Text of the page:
KTH, School of Engineering Sciences (SCI), Mechanics, Stability, Transition and Control. KTH, Centres, SeRC - Swedish e-Science Research Centre.
    Schlatter, Philipp
    KTH, School of Engineering Sciences (SCI), Mechanics, Stability, Transition and Control. KTH, Centres, SeRC - Swedish e-Science Research Centre.
    Peplinski, Adam
    Hart, Alistair
    Doleschal, Jens
    Henty, David
    Fischer, Paul
    Nek5000 with OpenACC2015In: Solving software challenges for exascale, 2015, p. 57-68Conference paper (Refereed)
    Abstract [en]

    Nek5000 is a computational fluid dynamics code based on the spectral element method used for the simulation of incompressible flows. We follow up on an earlier study which ported the simplified version of Nek5000 to a GPU-accelerated system by presenting the hybrid CPU/GPU implementation of the full Nek5000 code using OpenACC. The matrix-matrix multiplication, the Nek5000 gather-scatter operator and a preconditioned Conjugate Gradient solver have implemented using OpenACC for multi-GPU systems. We report an speed-up of 1.3 on single node of a Cray XK6 when using OpenACC directives in Nek5000. On 512 nodes of the Titan supercomputer, the speed-up can be approached to 1.4. A performance analysis of the Nek5000 code using Score-P and Vampir performance monitoring tools shows that overlapping of GPU kernels with host-accelerator memory transfers would considerably increase the performance of the OpenACC version of Nek5000 code.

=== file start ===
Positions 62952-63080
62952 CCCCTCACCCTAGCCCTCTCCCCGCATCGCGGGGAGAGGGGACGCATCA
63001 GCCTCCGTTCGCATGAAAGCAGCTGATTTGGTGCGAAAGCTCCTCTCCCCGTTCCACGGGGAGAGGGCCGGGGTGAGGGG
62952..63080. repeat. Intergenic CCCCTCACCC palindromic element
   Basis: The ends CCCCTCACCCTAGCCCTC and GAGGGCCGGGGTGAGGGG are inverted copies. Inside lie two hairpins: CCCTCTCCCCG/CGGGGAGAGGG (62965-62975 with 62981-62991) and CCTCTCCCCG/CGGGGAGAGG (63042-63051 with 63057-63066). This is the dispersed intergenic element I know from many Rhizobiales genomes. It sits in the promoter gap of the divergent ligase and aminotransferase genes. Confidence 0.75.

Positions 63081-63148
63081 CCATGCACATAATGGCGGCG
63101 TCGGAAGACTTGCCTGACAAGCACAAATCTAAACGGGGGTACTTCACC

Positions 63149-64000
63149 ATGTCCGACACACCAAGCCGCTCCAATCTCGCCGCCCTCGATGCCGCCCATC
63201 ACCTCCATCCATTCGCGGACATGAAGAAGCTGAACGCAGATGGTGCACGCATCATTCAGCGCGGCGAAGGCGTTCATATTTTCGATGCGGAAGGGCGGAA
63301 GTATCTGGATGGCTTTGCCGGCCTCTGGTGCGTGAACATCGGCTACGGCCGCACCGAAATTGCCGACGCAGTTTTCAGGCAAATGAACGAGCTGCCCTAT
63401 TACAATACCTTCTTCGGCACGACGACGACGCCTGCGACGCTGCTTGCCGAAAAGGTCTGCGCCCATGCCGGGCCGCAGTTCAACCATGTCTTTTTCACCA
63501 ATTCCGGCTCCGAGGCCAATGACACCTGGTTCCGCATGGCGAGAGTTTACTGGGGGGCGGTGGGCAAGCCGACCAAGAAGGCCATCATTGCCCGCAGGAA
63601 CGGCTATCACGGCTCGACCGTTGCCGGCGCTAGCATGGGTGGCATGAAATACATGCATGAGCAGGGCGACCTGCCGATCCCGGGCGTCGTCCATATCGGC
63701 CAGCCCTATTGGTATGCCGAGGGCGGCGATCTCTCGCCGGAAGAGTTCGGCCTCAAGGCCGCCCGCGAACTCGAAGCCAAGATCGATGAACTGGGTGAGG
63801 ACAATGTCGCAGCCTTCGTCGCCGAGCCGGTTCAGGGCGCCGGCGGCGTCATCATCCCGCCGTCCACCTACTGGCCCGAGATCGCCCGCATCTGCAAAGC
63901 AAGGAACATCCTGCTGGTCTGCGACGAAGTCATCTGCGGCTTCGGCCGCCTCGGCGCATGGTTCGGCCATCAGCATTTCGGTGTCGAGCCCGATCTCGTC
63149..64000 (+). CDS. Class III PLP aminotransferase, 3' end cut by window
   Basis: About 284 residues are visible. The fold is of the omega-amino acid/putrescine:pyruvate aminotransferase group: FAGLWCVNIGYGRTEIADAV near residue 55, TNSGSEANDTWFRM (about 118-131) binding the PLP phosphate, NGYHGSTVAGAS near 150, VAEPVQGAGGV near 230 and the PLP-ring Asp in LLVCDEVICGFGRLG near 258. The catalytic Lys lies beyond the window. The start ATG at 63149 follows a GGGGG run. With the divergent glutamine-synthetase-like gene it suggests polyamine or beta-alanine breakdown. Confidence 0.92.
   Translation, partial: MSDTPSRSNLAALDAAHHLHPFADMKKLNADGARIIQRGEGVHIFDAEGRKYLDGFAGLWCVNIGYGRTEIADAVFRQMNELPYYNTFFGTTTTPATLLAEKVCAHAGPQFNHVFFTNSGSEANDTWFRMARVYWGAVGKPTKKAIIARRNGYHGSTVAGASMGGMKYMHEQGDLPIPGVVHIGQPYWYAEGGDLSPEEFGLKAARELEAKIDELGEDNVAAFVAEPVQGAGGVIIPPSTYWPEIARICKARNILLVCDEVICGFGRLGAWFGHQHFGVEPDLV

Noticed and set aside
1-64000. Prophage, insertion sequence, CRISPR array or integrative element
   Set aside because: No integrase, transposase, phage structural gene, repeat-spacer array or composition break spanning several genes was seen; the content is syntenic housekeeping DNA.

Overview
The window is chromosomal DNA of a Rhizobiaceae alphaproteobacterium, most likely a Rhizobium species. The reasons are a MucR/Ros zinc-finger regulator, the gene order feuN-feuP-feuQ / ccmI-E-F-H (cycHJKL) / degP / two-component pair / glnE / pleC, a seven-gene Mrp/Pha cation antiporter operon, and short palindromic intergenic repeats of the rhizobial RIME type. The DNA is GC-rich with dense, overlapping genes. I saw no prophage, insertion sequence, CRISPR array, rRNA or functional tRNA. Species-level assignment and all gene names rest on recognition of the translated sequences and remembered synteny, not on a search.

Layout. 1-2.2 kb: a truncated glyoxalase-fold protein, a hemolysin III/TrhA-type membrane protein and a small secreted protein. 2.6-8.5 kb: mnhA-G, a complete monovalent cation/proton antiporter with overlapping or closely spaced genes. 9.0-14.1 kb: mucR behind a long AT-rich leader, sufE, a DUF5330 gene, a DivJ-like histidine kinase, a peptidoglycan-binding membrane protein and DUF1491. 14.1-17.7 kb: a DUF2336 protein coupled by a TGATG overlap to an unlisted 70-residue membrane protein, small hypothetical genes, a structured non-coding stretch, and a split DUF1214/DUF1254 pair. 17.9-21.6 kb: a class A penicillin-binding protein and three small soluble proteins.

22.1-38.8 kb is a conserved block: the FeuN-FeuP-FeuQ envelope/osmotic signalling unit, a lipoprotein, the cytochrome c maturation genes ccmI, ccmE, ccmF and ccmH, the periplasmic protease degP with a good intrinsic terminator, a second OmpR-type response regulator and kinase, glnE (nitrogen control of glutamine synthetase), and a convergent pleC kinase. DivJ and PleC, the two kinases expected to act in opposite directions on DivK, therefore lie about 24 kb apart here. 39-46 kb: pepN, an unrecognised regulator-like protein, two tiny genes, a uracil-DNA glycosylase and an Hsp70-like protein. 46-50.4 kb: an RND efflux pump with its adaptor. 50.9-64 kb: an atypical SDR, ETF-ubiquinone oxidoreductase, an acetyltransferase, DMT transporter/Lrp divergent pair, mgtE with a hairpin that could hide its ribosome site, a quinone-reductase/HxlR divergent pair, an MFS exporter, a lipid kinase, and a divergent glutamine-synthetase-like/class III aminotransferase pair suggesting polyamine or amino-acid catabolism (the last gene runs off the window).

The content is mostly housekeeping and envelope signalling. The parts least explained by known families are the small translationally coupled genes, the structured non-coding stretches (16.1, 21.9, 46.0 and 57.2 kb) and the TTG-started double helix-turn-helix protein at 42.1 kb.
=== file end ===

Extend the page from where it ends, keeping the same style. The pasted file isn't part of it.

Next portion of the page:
• 122. Granholm, V.
    et al.
    Kim, S.
    Fernandez Navarro, José
    KTH, Centres, Science for Life Laboratory, SciLifeLab.
    Sjölund, E.
    Smith, R. D.
    Käll, Lukas
    KTH, School of Biotechnology (BIO), Gene Technology. KTH, Centres, Science for Life Laboratory, SciLifeLab. KTH, Centres, SeRC - Swedish e-Science Research Centre.
    Fast and accurate database searches with MS-GF+percolator2014In: Journal of Proteome Research, ISSN 1535-3893, E-ISSN 1535-3907, Vol. 13, no 2, p. 890-897Article in journal (Refereed)
    Abstract [en]

    One can interpret fragmentation spectra stemming from peptides in mass-spectrometry-based proteomics experiments using so-called database search engines. Frequently, one also runs post-processors such as Percolator to assess the confidence, infer unique peptides, and increase the number of identifications. A recent search engine, MS-GF+, has shown promising results, due to a new and efficient scoring algorithm. However, MS-GF+ provides few statistical estimates about the peptide-spectrum matches, hence limiting the biological interpretation. Here, we enabled Percolator processing for MS-GF+ output and observed an increased number of identified peptides for a wide variety of data sets. In addition, Percolator directly reports p values and false discovery rate estimates, such as q values and posterior error probabilities, for peptide-spectrum matches, peptides, and proteins, functions that are useful for the whole proteomics community.

  • 123.
    Griss, Johannes
    et al.
    Med Univ Vienna, Dept Dermatol, Div Immunol Allergy & Infect Dis, Wahringer Gurtel 18-20, A-1090 Vienna, Austria.;EBI, EMBL, Wellcome Trust Genome Campus, Cambridge CB10 1SD, England..
    Perez-Riverol, Yasset
    EBI, EMBL, Wellcome Trust Genome Campus, Cambridge CB10 1SD, England..
    The, Matthew
    KTH, Centres, Science for Life Laboratory, SciLifeLab.
    Käll, Lukas
    KTH, Centres, SeRC - Swedish e-Science Research Centre. KTH, Centres, Science for Life Laboratory, SciLifeLab.
    Vizcaino, Juan Antonio
    EBI, EMBL, Wellcome Trust Genome Campus, Cambridge CB10 1SD, England..